• Martin Yoon

Money Camp Project Brings Awareness to Financial Education for Teenagers


In school, students are surrounded by countless mathematical equations and formulas, yet struggle on how to deal with money. Undoubtedly, the biggest challenge for the current college students who just graduated is a student loan. A group of students came up with the Money Camp Project to directly address deeply rooted problems for themselves and others. On September 25th, 7 students from different high schools presented what they have selectively researched financial education for weeks in a Zoom Webinar with a financial expert.


Here’s what they have shared.


It gets easily convenient when we decide to divide up the money management into three main parts: Making money, Investing money, and Spending money. Probably, many students have experienced various methods of making money or at least witnessed others making money. Part-time jobs are a prevalent way to earn money based on the number of hours dedicated into the job, or a few students have managed to earn even greater money by participating in online business or adopting their unique way to make money, for example social media nowadays. Already familiar and accessible, making money is not where students struggle the most; it is the investing money.


To teenagers, investing might seem like an untouchable area where “professional” men with awesome suits bring out millions of dollars on Wall Street. Unless you have a particular interest in either the economy or investing, there is a slim chance that you understand how and what to invest in. Nevertheless, investing is fundamental to financial education and a gateway to “passive income”. Passive income is what sets the borderline of financial freedom, something that people desire to achieve before their 50s or 60s. Students often find themselves drifting in the job market to solve their financial issues, and this is called “active income,” an output dependent on hours. On the contrary, passive income is income that automatically comes into your bank account from various sources. Reciting the importance of passive income, students of the Money Camp project provided an entirely new perspective on finances and what are the likely options for investing.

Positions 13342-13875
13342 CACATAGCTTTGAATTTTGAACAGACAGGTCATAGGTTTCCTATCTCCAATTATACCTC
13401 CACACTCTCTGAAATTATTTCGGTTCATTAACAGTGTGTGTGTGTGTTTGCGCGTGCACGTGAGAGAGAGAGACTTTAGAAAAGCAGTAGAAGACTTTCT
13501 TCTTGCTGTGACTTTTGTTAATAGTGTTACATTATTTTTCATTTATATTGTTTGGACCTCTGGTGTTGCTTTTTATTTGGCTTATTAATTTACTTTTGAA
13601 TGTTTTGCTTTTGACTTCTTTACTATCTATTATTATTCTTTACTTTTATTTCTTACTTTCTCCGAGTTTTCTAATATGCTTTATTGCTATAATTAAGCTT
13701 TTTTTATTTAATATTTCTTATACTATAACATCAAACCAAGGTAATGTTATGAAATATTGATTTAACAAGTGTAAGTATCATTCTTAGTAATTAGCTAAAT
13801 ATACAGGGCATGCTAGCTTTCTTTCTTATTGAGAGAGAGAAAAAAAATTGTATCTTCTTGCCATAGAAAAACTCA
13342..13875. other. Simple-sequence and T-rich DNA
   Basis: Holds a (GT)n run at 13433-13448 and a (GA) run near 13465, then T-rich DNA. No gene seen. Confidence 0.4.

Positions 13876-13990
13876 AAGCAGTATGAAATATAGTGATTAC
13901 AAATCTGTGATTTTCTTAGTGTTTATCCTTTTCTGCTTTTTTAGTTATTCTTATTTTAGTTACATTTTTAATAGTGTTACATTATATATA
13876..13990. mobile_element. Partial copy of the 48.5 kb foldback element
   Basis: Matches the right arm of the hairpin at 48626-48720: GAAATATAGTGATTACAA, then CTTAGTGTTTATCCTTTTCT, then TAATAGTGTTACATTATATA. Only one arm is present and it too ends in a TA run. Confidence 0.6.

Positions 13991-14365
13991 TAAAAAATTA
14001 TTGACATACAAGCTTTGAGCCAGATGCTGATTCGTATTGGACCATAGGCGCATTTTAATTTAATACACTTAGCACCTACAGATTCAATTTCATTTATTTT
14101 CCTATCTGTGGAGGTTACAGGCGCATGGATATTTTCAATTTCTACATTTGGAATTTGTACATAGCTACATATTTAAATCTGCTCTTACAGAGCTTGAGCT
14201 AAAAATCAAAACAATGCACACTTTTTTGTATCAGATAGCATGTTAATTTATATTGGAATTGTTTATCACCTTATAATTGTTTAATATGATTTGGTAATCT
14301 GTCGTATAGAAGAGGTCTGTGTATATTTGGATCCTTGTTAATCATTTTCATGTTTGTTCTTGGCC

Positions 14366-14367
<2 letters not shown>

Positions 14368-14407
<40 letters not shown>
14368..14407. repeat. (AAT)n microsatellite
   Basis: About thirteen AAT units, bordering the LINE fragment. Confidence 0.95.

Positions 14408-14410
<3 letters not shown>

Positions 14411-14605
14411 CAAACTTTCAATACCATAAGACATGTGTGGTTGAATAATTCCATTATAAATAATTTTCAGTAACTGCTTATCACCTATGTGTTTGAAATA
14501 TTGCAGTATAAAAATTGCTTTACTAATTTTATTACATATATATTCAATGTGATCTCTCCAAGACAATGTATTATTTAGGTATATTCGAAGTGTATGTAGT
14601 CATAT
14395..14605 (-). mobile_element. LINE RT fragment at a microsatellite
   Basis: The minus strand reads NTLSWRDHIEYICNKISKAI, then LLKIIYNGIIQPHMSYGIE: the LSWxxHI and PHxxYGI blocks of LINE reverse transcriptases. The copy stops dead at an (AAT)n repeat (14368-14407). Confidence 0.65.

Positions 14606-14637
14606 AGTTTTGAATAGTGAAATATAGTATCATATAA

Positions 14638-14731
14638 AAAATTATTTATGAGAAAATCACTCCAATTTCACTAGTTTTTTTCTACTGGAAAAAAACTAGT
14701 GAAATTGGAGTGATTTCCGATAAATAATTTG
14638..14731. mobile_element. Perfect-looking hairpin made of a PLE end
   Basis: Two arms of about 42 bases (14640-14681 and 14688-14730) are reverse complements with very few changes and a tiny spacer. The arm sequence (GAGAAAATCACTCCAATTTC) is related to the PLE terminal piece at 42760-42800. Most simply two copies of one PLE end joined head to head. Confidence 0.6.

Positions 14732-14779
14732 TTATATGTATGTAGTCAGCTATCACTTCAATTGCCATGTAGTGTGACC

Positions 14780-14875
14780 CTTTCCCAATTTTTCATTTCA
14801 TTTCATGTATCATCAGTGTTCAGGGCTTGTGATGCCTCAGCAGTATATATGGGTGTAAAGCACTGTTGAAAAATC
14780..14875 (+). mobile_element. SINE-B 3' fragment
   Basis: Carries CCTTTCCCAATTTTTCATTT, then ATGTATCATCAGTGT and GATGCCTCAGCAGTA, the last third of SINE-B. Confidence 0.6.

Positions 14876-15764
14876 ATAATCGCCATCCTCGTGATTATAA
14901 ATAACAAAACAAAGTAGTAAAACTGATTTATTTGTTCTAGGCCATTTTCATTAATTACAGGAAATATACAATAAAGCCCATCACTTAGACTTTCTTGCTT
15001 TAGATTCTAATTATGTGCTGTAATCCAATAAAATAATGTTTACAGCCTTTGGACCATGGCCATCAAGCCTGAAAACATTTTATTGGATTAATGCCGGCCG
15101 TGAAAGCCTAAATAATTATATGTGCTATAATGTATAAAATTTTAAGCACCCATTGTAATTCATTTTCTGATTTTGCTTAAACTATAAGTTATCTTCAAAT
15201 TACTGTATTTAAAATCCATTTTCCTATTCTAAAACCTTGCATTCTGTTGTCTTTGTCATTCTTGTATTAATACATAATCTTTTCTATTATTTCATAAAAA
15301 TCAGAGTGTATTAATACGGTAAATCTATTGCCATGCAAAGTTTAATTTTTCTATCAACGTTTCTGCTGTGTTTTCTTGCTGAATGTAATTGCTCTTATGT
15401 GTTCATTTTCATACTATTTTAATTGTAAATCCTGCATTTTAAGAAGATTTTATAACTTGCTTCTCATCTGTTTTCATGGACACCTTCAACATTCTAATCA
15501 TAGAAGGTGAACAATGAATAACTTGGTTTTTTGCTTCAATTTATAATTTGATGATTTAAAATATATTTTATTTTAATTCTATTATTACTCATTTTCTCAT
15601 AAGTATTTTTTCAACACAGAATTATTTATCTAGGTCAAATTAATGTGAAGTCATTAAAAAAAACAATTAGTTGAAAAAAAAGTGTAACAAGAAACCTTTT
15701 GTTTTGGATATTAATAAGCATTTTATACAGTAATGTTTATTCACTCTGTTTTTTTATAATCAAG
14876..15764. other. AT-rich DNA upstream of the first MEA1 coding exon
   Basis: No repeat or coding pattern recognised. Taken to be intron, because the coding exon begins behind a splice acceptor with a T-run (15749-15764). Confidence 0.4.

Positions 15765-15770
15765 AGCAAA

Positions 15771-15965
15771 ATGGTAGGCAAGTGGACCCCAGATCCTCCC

Students of Money Camp project also shed light on costly college education even in Covid-19 outbreak that forced many colleges to accept online classes. Understanding the concept of opportunity cost, they were able to develop a valuable discussion over whether college education is beneficial and other alternatives. Successfully, not only they described how student loans have become a destructive financial issue, but also illuminated on trade school and its offering compared to colleges.


After all, the Money Camp project brought students who were anxious about their financial future and opened the door to financial education that was once out of sight. If you are interested in looking for further financial education, “Rich Dad Poor Dad” by Robert Kiyosaki is a firmly recommended book as the project was strongly inspired by and developed upon.



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